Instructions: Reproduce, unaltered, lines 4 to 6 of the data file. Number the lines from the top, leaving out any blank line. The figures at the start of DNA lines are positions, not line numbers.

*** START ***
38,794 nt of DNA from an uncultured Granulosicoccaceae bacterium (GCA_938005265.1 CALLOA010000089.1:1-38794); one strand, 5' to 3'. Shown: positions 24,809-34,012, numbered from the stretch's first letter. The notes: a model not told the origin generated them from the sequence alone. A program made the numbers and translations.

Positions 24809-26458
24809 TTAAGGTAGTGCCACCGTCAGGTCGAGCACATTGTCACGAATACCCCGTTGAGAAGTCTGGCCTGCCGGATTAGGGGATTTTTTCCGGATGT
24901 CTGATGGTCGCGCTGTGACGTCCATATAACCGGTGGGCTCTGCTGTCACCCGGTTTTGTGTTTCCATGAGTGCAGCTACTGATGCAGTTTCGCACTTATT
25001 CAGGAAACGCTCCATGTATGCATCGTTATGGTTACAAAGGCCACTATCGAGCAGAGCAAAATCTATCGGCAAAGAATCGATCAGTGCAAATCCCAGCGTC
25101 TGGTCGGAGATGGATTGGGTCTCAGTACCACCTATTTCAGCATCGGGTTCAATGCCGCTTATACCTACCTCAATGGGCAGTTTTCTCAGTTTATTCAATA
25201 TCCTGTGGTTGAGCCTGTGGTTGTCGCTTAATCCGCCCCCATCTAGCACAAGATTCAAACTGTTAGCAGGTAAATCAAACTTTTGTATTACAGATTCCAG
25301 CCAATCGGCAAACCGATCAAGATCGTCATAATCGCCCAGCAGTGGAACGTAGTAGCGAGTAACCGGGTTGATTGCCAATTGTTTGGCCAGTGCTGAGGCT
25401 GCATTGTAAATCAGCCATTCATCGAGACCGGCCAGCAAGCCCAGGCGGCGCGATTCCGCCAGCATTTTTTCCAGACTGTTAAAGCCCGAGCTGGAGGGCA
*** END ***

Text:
24901 CTGATGGTCGCGCTGTGACGTCCATATAACCGGTGGGCTCTGCTGTCACCCGGTTTTGTGTTTCCATGAGTGCAGCTACTGATGCAGTTTCGCACTTATT
25001 CAGGAAACGCTCCATGTATGCATCGTTATGGTTACAAAGGCCACTATCGAGCAGAGCAAAATCTATCGGCAAAGAATCGATCAGTGCAAATCCCAGCGTC
25101 TGGTCGGAGATGGATTGGGTCTCAGTACCACCTATTTCAGCATCGGGTTCAATGCCGCTTATACCTACCTCAATGGGCAGTTTTCTCAGTTTATTCAATA